Thursday, August 23, 2012

Contortionist Boyston Marinelli Kate Weber

Contortionist position of Boyston

It may easily be imagined that the profession of a con­tortionist requires an early start and a long apprenticeship. Yet there are certain contortionists in whom the gift has suddenly revealed itself in later life. Boyston, of whose extraordi­nary exploits the pictures accompanying this article give such a striking and startling idea, started life as a tailor.

These pictures give such a vivid impression of Boyston's feats that further description of them is unnecessary. He may be called one of the kings of his profession. But without attaining quite such marvelous results, there are many methods by which a contortionist can produce a sensation. One startling exploit which sent a thrill through the whole audience happened a few weeks ago at a theatre in Berlin. A gentleman in a dinner jacket and a tall hat ap­peared upon the stage. He was walking backwards, but never­theless his head was facing the audience and looking at them. When he had almost reached the footlights the gentleman, without moving his head, slowly turned his back into its natural position. Then he saluted the spectators and retired.  It is impossible to imagine what a strange impression this, phe­nomenon produced.

The acrobats of the music-halls have no end in view except to cause amusement. But suppose one should meet them in ordinary life! Mr. Berkeley, the pro­prietor of a London hotel, was in his office about six o'clock one evening when he heard a knock at his door, while a voice, which seemed to express pain, cried "Open!" Mr. Berkeley obeyed, but a cry of horror escaped him. and he almost fell backwards. He saw before him, rolling on the ground, topsy-turvy, a kind of human ball, which was walking upon its hands, with the head twisted round, eyes protruding, and neck contorted.


Double feat of contortionism
"I did not wish to alarm my neighbors," gasped this extraordinary being — it was a contortionist from a circus, who had been practicing in his room —" but I cannot unhook my leg from behind my neck, and unless you can help me I am afraid it is all up with me."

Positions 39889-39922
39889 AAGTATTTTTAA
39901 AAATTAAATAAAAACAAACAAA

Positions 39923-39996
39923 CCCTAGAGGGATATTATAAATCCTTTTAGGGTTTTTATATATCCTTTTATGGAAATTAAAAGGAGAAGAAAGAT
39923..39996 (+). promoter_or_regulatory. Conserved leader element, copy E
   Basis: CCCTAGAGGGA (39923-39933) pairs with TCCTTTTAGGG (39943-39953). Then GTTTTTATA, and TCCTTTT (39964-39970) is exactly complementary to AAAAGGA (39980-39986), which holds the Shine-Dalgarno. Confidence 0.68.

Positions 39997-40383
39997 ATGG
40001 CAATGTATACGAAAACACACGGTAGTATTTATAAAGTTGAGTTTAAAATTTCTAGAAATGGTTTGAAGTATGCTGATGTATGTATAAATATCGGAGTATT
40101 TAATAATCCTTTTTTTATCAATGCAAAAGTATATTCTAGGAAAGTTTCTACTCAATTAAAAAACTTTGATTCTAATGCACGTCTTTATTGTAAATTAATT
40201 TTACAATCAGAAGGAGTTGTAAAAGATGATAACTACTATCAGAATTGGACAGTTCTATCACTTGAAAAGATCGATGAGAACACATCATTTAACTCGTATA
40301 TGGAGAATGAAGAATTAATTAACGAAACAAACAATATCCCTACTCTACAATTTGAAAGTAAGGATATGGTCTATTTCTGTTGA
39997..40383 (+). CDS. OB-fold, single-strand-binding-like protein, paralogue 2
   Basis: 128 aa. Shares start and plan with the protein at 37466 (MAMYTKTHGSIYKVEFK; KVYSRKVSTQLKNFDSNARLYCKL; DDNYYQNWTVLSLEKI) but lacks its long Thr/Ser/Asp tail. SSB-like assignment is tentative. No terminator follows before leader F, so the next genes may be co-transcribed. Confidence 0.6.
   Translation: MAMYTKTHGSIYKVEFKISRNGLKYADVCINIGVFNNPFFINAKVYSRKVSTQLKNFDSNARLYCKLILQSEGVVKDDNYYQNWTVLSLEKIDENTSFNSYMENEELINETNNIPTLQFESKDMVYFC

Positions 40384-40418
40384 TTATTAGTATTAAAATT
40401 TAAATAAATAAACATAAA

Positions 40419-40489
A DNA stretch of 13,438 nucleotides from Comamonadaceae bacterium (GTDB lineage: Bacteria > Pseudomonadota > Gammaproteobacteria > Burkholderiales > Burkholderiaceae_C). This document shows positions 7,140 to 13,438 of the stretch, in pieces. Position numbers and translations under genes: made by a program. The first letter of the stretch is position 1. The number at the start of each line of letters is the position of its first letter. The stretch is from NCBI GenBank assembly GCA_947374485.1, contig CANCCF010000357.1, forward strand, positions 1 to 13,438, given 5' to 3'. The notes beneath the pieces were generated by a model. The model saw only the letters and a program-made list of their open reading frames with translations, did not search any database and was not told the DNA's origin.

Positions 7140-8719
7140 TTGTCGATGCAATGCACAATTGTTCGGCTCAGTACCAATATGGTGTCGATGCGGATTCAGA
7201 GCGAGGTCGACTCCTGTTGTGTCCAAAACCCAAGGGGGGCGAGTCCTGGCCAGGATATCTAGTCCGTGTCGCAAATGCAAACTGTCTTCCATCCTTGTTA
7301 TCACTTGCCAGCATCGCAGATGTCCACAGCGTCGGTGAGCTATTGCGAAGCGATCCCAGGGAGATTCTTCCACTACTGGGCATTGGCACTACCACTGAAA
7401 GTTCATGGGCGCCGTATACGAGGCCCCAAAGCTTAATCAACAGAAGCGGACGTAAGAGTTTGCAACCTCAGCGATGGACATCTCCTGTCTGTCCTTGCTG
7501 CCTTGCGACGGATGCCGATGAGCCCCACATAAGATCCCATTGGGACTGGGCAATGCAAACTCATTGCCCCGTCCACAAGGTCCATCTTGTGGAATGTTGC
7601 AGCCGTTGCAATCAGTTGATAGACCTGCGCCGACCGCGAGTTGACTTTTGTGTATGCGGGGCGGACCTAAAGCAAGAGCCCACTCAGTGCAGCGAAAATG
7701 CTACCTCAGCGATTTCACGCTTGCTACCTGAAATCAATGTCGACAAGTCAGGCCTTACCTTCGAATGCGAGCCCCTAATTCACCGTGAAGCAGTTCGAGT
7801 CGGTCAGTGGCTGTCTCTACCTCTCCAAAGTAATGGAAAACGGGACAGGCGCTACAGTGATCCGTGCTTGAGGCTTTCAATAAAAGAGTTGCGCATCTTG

Mr. Berkeley disentangled the acrobat, who fell exhausted on a chair. He had descended twenty stairs upon his hands in this position!

Among many Oriental nations contor­tionism forms a part of their religious professions, especially among the Indian yogas and fakirs. Bava Luchman Dass is a Brahmin of the first class, as is attested by the red patch which marks his forehead. For fourteen years he received from the priests of the Black Caves of Central India the necessary education in order to become a yoga, as a yoga must be capable of taking the forty-eight postures of the Hindu idols. Bava was soon the most extraordinary and the most skillful of contor­tionists. At Benares he was seen by a rich English merchant of Bombay, who advised him to exhibit himself in Europe. It is impossible, for want of space, to describe Bava's extraordinary performances, but perhaps his greatest trick consists in balancing himself on the ends of his fingers while the whole of his body is in the air. Bava seemed very surprised at the startling success of this exhibition, as, he states, in order to obtain the rank of yoga in the Black Caves of India he had to continue in this position on the ends of his fingers, under the eyes of the judges, without a second's interval, for seven days and nights!

Just as tight-rope walkers acknowledge as their chief the famous Blondin, so contortionists take as their model the celebrated man-serpent, Marinelli. Besides his ap­pearances in public, he has given a perform­ance for scientific purposes before the Paris Faculty of Medicine. One of his extraordi­nary poses on that occasion is shown in the picture re­produced below. Four hundred doctors were pre­sent who declared that the elemen­tary laws of physiology and anatomy did exist
in the case of Marinelli.

Marinelli
It is a surprising fact in this particularly difficult branch of the acrobatic art are numbered many women. As may be seen by our pictures, the wife of Mr. Boyston is hardly a less successful contor­tionist than him­self. Another famous lady acrobat was Kate Weber, a German girl, with whom is connected a romantic story. One evening at the circus she had the misfortune to fall from her trapeze. At the same moment a spectator sprang on to the stage, lifted the young girl in his arms, and carried her into the wings, where he remained until the doctor assured him she was out of danger. For a fort­night he re-appeared no more, but every morning a messenger left an enormous bunch of roses at the lady's house. Finally the handbills announced the re­turn of Kate Weber, and that very night the stranger was in the theatre again, seated in the same stall as before. On recognizing him, Kate was so agitated that she broke down in her performance and retired in great distress. But the wings the stranger rejoined her.

"Excuse me," he said, "I am so faint-hearted that but for the accident of the other day I should never have de­clared my feelings. I love you, and I ask you to be my wife. Will you take me?"

Kate Weber accepted him. This timid stranger proved to be a very wealthy man, and the lady acrobat, at the cost of a bad shaking, thus won the happiness of her life.